4. Share interesting content - By providing exciting and appropriate content users will definitely keep coming back to your fan page. Generally, users that return to your page regularly are more likely to become customers and existing customers who return to your Facebook page are more likely to continue as customers. You need to make that little extra effort it takes to look for useful resources, interesting reading or anything that you think is relevant to your fans and to SHARE it with them on your page. 
     
  5. Be innovative, customise your fan page using the FBML application - Apart from the applications already within Facebook, you can create interesting custom content by using the Static FBML Application. This is the most useful application for creating a personalised page as it allows you to create anything: polls, contests, offer coupons or weekly deals, your newsletter form, helpful information like a store locator, create games etc. Obviously that is not something everyone can do as you will need design resource and technical skills but it’s a great opportunity to display the content that will grab the attention of your visitors and make your fan engage even more with you. I really encourage you to take a look at the Facebook page of Gap and to check out the custom Facebook page website for more inspiration.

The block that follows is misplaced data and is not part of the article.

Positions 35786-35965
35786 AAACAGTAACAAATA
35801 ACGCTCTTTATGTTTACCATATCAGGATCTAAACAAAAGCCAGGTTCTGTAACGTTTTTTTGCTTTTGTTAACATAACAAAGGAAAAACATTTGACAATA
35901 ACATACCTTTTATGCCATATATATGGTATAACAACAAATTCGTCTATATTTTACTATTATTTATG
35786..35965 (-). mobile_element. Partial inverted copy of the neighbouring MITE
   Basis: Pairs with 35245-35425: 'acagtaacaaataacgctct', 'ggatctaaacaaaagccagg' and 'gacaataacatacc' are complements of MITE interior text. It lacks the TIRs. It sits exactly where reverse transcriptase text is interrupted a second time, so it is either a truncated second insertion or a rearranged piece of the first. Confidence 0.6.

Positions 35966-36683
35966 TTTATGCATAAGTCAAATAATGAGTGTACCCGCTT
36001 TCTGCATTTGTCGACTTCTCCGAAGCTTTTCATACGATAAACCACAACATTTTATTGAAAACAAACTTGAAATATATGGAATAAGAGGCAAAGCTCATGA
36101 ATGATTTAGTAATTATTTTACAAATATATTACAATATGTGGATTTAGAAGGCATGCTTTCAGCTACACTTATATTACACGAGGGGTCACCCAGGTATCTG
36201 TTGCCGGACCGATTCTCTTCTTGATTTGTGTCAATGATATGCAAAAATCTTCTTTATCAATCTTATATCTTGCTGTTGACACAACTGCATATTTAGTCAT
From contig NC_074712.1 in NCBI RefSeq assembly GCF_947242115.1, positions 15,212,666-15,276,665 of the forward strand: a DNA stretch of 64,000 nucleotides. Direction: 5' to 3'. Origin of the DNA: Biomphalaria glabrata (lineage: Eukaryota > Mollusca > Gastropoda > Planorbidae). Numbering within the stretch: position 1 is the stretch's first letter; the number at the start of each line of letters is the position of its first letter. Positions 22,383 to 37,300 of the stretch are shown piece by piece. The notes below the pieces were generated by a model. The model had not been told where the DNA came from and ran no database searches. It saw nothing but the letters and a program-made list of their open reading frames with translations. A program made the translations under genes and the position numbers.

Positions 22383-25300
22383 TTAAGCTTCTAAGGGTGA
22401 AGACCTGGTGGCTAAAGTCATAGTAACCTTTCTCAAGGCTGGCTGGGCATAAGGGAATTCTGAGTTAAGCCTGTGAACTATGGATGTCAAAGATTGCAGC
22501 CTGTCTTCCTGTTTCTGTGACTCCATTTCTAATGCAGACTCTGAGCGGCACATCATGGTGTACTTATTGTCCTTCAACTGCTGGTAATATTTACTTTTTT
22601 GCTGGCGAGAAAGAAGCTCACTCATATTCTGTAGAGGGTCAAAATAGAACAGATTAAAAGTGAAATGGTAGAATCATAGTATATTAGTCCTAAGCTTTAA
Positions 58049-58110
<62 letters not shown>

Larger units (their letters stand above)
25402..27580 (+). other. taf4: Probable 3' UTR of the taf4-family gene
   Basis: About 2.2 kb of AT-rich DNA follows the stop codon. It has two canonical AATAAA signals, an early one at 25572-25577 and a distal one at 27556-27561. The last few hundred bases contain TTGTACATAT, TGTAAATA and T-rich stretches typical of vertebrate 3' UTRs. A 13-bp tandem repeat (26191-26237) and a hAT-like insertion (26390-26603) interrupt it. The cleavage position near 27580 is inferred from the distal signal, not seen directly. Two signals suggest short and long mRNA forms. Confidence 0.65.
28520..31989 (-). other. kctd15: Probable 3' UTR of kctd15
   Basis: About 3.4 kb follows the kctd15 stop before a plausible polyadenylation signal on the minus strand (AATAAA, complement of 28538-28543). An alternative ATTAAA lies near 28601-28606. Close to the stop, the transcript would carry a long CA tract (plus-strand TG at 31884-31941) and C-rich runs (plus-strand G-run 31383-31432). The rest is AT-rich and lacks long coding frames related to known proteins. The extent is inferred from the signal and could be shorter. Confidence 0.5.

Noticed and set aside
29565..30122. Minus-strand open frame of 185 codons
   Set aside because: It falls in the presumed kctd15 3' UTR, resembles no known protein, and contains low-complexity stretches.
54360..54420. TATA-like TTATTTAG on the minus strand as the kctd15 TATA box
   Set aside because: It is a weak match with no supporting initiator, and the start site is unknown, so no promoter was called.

6. Make non-fans land on a controlled and creative environment - the “wall” tab is the point of entry for all users when they visit your page but when it comes to prospective fans, you can place for them to land. The wall is a connector and a helpful way to interact and encourage conversations with your fans, but new visitors may feel more comfortable with a soft landing to your page. The best way to do this is to create a custom tab and configure your page so that non-fans land on it. The perfect example of a brand getting this right is Sears which encourages you to become a fan to unlock amazing offers.